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DEPARTMENT OF PHYSICS UNIVERSITY OF JYVÄSKYLÄ RESEARCH REPORT No. 10/2013

DEVELOPMENT AND USE OF COMPUTATIONAL TOOLS FOR MODELLING NEGATIVE HYDROGEN ION SOURCE EXTRACTION SYSTEMS

BY TANELI KALVAS

Academic Dissertation for the Degree of Doctor of Philosophy

To be presented, by permission of the Faculty of Mathematics and Natural Sciences of the University of Jyväskylä, for public examination in Auditorium FYS1 of the University of Jyväskylä on December 5th, 2013 at 12 o’clock noon

FYS1 of the University of Jyväskylä on December 5th, 2013 at 12 o’clock noon Jyväskylä, Finland

Jyväskylä, Finland December 2013

Preface

The work reported in this thesis was conducted in the Plasma and Ion Source Tech- nology Group at the Lawrence Berkeley National Laboratory ( LBNL) in Berkeley, California during years 2004–2006 and at the Department of P hysics of the University of Jyväskylä (JYFL) during years 2007–2013. During this time I have worked on a wide range of projects, mostly related to production and ext raction of ions and elec- trons. On this thesis I have mainly concentrated on selected negative hydrogen ion extraction projects and the development of the ion optical modelling tool IBSimu .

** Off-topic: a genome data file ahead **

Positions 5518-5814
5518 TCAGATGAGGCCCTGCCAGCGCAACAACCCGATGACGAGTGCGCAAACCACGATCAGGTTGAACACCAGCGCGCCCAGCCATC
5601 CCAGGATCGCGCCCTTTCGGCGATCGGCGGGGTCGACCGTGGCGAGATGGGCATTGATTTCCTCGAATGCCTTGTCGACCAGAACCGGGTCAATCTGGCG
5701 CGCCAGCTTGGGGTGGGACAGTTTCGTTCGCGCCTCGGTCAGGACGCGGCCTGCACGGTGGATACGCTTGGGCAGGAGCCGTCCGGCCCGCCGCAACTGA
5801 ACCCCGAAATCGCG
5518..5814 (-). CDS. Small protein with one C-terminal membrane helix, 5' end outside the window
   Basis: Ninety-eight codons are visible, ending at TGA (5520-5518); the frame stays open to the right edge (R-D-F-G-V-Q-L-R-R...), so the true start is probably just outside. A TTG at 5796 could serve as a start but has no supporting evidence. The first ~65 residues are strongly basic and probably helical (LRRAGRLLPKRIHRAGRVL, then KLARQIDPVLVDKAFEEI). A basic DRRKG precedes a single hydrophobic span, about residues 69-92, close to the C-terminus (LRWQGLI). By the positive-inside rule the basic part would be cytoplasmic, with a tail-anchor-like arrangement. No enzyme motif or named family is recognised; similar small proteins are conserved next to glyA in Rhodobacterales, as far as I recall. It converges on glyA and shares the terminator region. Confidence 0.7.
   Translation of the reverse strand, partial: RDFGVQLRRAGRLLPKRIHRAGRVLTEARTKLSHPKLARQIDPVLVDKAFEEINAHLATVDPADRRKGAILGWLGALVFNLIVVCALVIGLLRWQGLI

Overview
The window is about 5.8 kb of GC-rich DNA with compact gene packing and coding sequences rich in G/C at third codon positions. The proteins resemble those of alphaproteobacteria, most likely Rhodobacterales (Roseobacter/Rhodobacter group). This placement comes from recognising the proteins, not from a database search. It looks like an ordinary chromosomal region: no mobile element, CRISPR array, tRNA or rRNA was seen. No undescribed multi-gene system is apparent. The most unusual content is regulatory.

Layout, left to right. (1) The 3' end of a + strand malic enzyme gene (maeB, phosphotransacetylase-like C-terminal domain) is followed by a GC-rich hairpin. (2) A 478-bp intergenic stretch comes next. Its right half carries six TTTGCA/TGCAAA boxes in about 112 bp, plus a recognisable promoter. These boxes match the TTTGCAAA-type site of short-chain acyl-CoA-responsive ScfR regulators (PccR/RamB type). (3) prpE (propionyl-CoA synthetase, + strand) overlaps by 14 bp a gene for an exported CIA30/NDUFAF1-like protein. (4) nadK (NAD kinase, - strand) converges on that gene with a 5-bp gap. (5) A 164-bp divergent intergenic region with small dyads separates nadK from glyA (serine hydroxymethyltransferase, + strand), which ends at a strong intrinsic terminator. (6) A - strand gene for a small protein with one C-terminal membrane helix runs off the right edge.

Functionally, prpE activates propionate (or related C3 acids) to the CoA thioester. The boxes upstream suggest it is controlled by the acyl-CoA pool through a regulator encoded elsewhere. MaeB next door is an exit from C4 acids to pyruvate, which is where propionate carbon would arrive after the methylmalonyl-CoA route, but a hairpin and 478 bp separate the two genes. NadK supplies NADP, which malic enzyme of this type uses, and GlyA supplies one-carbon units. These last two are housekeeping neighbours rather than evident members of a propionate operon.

First, I want to sincerely thank my thesis supervisor and friend Dr. Olli Tarvainen for all the help and guidance in the magical world of ion “sourcer y”. Very special thanks also go to my other supervisor Dr. Ari Virtanen for providing me the opportunity to work in this fascinating field and all the support he has given me during these years.

I would like to thank Dr. Marco Cavenago and Dr. Lawrence Rybar cyk for reviewing my thesis and for the suggestions and comments, which helped to improve it.

I would like to thank all the members of the LBNL group and especially Prof. Ka-

Ngo Leung, Dr. Sami Hahto and Dr. Jani Reijonen for presenting t he need for charged particle modelling capabilities, which did not exist at the time. In this situation the first crude simulations were made, which finally, after some years, led to the work